WASHINGTON - APRIL 25 - Today, April 25, is Equal Pay Day -- the day when women's average
earnings finally catch up with the amount men earned on average in
the previous calendar year alone. At our founding in 1966, the
National Organization for Women identified the wage gap and its
negative impact on women. Forty years later, the gap remains wide
and progress has slowed to a crawl. Now, women working full-time,
year-round, are paid only about three-quarters as much as men, and
African-American women and Latinas receive even less.
Women are still not receiving equal pay for equal work, let alone
equal pay for work of equal value. According to data from the
Department of Labor, women are paid less than men in every
occupation for which sufficient information is available -- more
than 300 job classifications. This disparity not only affects
women's day-to-day spending power; it also affects their retirement
by penalizing them through gaps in social security and pensions. In
spite of the passage of the Equal Pay Act in 1963, the pay gap
remains, having closed by an average of less than half a penny per
year since the act was passed.
That is why NOW proudly joins with the WAGE (Women Are Getting
Even) Project and other women's rights allies in launching WAGE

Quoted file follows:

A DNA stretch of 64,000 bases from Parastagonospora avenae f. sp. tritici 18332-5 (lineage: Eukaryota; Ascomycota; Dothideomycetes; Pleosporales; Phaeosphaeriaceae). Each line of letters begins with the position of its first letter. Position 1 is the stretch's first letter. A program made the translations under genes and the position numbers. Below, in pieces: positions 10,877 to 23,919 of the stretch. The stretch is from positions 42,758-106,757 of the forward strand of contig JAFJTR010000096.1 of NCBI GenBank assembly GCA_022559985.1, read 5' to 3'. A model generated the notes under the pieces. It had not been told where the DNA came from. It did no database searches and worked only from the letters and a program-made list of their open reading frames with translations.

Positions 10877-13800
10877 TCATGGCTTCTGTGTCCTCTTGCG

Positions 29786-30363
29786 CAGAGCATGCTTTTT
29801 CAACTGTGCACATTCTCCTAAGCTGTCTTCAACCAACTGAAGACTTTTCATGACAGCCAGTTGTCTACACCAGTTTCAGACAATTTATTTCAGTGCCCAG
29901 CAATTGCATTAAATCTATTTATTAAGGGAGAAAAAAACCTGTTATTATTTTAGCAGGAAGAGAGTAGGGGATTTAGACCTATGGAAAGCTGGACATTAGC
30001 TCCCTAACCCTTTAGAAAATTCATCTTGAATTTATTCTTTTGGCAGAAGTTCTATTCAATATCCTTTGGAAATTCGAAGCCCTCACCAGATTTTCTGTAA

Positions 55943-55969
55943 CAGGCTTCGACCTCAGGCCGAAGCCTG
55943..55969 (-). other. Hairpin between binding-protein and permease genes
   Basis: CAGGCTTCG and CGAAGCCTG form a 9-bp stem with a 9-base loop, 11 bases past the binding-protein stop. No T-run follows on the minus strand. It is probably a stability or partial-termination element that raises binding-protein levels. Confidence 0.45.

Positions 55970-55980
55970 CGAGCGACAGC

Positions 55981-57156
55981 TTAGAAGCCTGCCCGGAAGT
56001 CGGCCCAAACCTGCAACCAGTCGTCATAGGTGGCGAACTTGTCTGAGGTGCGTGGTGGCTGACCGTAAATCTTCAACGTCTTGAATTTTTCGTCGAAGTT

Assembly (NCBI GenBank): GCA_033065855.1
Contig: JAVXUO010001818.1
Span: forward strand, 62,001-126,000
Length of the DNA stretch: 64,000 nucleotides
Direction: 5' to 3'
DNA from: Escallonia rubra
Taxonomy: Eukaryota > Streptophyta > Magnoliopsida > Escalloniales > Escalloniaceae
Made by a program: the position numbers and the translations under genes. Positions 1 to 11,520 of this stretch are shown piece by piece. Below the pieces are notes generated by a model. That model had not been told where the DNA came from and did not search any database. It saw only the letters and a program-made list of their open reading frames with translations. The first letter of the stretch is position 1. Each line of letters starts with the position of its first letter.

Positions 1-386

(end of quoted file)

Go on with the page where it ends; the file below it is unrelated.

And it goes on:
Clubs -- an exciting new nationwide grassroots movement forged to
help grow women's wages. WAGE clubs will provide women with a forum
where they can discuss wage discrimination and strategize about how
to right this wrong.
If women were paid as much as men who work the same number of
hours, have the same education and union status, are the same age,
and live in the same region of the country, then women's annual
income would rise by $4,000 and poverty rates would be cut in half.
Working families would gain an astounding $200 billion in family
"It is shameful that, in the United States of America, women are
paid so much less than men - and that that there is so little
political will to deal with the disparity," said NOW President Kim
Gandy. "These inequities are injuring women and our families. Both
employers and politicians are way past due in demonstrating that
they value women's contributions as much as they value men's."
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